“Don’t throw those BL##DY spears at me!” – the truth about phishing.

November 9, 2017

If spear phishing conjures up images of native tribesmen poised with spears awaiting their next feast, then be warned. The reality is, the danger could be right here in your inbox.

Phishing cyber scams have become increasingly popular in recent years, but spear phishing presents an even bigger and real threat to the integrity of our personal and confidential data. So what’s the difference?

What is phishing?

Phishing is a common scam used by criminals to dupe individuals into giving secure details about a system or organisation without knowingly doing so. They maliciously target individuals through websites, phone calls and emails with the intention of stealing money or disrupting an organisation.

Criminals often send phishing emails designed to impersonate an organisation such as banks or social media networks. They encourage their recipients to open a link resulting in the download of malware or a fake file sharing website. The person will be asked to log in to the website where the fake site will store the log-in credentials for the criminals to use at a later date. This will enable the attackers to find out confidential information such as usernames, passwords and credit card details allowing them to steal from their victims or threaten them for money.

Masses of phishing emails are sent by cyber criminals, to both individuals and businesses, in the hope that someone will fall for the ruse.

Some alarming statistics about phishing???

An eBay scam

A recently televised documentary showed how a gang made millions of pounds from fraudulent transactions targeting customers via the online site eBay. The gang conned thousands of victims out of money by setting up multiple accounts and using fake emails purporting to be from the site itself. Hundreds of victims were robbed of their money and on investigation, the London Fraud Squad found it to be part of a complex money laundering network.

What is spear phishing?

Phishing and spear phishing are similar forms of attack. However, spear phishing scams are personalised to their victims through information gained from profiles and communications uploaded to the internet. Attackers use contact lists, email addresses, friends and geographic locations. They even use purchases recently made to pose as a friend, colleague or a bona fide person from an organisation to fool you into thinking they’re genuine.

Recipients are encouraged to divulge personal information by opening an attachment or link requesting login details or access codes and can be easily tricked into downloading malware. This can threaten personal and/or business devices.

SME’s are now being pinpointed by attackers as employees are the largest, most vulnerable target in most organisations. Employees can now be tested using simulated phishing emails to monitor who responds and would fall victim to the attack.  These templated methods are being used as a training tool to help end users identify real-life cyber threats, thus protecting businesses from potentially devastating consequences.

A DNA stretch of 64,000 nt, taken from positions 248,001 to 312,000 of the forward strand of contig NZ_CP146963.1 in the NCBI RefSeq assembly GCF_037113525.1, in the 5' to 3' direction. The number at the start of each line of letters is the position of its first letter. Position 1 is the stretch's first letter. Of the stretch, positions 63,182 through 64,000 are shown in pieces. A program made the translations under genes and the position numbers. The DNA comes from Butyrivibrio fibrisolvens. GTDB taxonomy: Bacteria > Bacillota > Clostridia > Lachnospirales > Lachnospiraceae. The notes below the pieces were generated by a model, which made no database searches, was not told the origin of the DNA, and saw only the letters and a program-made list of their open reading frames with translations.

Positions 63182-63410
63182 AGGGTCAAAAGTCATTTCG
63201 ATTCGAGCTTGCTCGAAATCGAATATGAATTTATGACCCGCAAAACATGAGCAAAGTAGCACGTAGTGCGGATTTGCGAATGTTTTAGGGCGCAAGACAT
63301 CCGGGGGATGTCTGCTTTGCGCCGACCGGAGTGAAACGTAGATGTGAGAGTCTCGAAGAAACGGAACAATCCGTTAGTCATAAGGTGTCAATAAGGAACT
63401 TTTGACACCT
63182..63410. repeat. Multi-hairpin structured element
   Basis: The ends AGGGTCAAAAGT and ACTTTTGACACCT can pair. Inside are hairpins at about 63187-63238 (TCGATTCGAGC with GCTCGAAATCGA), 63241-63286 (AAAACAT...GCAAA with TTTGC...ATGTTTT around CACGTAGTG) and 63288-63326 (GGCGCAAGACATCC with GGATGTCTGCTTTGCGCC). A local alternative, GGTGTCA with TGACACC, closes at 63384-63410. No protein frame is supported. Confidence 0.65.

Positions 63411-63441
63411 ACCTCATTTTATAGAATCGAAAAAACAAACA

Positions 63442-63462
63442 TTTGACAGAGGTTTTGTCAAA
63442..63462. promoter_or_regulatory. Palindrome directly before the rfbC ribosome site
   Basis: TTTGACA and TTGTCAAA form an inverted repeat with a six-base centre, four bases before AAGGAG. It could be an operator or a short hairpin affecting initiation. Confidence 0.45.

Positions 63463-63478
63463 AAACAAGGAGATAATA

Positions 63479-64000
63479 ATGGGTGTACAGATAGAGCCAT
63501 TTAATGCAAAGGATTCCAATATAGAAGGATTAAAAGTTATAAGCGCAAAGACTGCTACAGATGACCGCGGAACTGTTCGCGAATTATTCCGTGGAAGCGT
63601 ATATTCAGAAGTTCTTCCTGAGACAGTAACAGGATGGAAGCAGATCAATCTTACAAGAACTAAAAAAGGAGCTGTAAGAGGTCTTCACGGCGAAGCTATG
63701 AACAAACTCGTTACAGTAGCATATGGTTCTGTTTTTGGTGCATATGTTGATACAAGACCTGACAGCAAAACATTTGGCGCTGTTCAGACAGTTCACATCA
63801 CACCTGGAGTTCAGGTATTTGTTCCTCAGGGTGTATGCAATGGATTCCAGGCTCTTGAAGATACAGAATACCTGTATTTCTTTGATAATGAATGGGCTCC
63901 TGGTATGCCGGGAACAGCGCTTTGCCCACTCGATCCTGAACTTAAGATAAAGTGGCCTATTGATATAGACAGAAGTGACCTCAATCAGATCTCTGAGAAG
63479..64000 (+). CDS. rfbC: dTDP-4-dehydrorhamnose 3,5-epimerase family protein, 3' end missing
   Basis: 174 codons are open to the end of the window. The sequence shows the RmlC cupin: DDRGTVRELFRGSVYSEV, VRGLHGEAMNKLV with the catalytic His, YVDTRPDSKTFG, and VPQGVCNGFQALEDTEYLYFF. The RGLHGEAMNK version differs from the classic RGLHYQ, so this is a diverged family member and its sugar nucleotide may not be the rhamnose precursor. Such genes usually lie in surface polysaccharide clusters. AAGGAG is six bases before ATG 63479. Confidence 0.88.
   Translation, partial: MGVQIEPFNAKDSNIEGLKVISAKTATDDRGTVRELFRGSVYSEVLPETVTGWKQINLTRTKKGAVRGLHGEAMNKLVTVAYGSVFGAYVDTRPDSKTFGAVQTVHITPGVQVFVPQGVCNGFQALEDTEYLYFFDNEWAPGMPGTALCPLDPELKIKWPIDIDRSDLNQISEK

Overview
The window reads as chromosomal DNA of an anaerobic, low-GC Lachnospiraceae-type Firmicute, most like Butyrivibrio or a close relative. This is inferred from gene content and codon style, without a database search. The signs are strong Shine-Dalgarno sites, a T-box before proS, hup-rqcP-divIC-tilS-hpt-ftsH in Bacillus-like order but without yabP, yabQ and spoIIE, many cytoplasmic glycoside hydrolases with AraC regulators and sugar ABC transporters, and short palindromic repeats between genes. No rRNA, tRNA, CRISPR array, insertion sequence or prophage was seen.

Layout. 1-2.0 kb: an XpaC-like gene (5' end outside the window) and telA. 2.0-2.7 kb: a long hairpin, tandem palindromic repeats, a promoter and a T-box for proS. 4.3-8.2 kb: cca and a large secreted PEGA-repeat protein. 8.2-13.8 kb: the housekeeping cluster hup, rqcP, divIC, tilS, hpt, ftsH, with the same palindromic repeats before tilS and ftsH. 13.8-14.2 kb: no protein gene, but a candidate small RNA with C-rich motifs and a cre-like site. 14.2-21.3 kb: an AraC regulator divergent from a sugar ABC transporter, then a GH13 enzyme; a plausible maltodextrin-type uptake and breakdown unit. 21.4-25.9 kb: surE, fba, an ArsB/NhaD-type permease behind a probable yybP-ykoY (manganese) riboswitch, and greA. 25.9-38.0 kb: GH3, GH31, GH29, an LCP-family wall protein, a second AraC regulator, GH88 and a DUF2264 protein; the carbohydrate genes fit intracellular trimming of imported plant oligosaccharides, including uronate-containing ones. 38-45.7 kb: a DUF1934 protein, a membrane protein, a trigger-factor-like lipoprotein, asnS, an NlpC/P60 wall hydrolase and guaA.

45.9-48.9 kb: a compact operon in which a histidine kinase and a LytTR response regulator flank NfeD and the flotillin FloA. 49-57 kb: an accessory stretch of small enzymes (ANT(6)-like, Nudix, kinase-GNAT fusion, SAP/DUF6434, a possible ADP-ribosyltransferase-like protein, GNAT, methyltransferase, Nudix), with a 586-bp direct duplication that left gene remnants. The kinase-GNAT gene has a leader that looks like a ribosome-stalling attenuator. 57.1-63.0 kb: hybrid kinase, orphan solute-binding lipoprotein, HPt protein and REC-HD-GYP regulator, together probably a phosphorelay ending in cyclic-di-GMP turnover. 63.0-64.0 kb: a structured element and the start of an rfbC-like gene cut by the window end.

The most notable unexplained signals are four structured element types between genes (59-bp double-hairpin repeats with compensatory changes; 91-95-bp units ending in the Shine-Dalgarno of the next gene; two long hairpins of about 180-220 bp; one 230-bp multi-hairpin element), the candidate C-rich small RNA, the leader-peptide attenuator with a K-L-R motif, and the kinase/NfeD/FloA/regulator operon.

Spear phishing scams are constantly evolving and becoming more and more sophisticated using social engineering. It’s therefore not surprising that in an era of ever increasing social networking and media, these attacks are becoming more prevalent.

Spear phishing emails are often harder to recognise than phishing emails due to the clever use of personal information to target individuals – so beware!

Be vigilant and stay secure against the dangers of phishing and spear phishing

The question is, how can we keep these fraudsters at bay or help the authorities catch them so we can use the internet with greater peace of mind?


  • Friendly communications – Be wary of communications from people purporting to be friends or colleagues, asking for personal information or confidential details.
  • Social media – Be careful not to put too much information into the public domain via social media.
  • Well-known companies – Always question whether emails received from well-known companies such as Facebook, PayPal, eBay, banks etc. are bona fide.
  • Links and attachments – Never click on links in emails or attachments until you are sure they are safe. Use common sense – think before the link!
  • Threats – Beware of alarmist messages, threats or requests from charitable organisations asking for donations, as they may be fake.
  • Security software and backups – Ensure all your devices have anti-virus protection and security filters in place. And remember to always back up your data.
  • Report it – Report anything you think is suspicious to ActionFraud, the national fraud and cybercrime reporting centre.

Further help with cyber security, phishing and spear phishing

If you would like further tips on what to do and how to recognise potential cyber scams, then read our table of Cyber security tips.

We can help prevent you or your business from becoming a cyber victim.  If you would like to speak to someone regarding the most effective cyber-protection strategies for you then give us a call. We can advise you with software and managed solutions like simulated phishing attacks to test for vulnerabilities.

On a final note, always remember to be vigilant when working online, use common sense and report anything you deem suspicious. And whatever you do, don’t let these unscrupulous cyber-phish slip through your internet!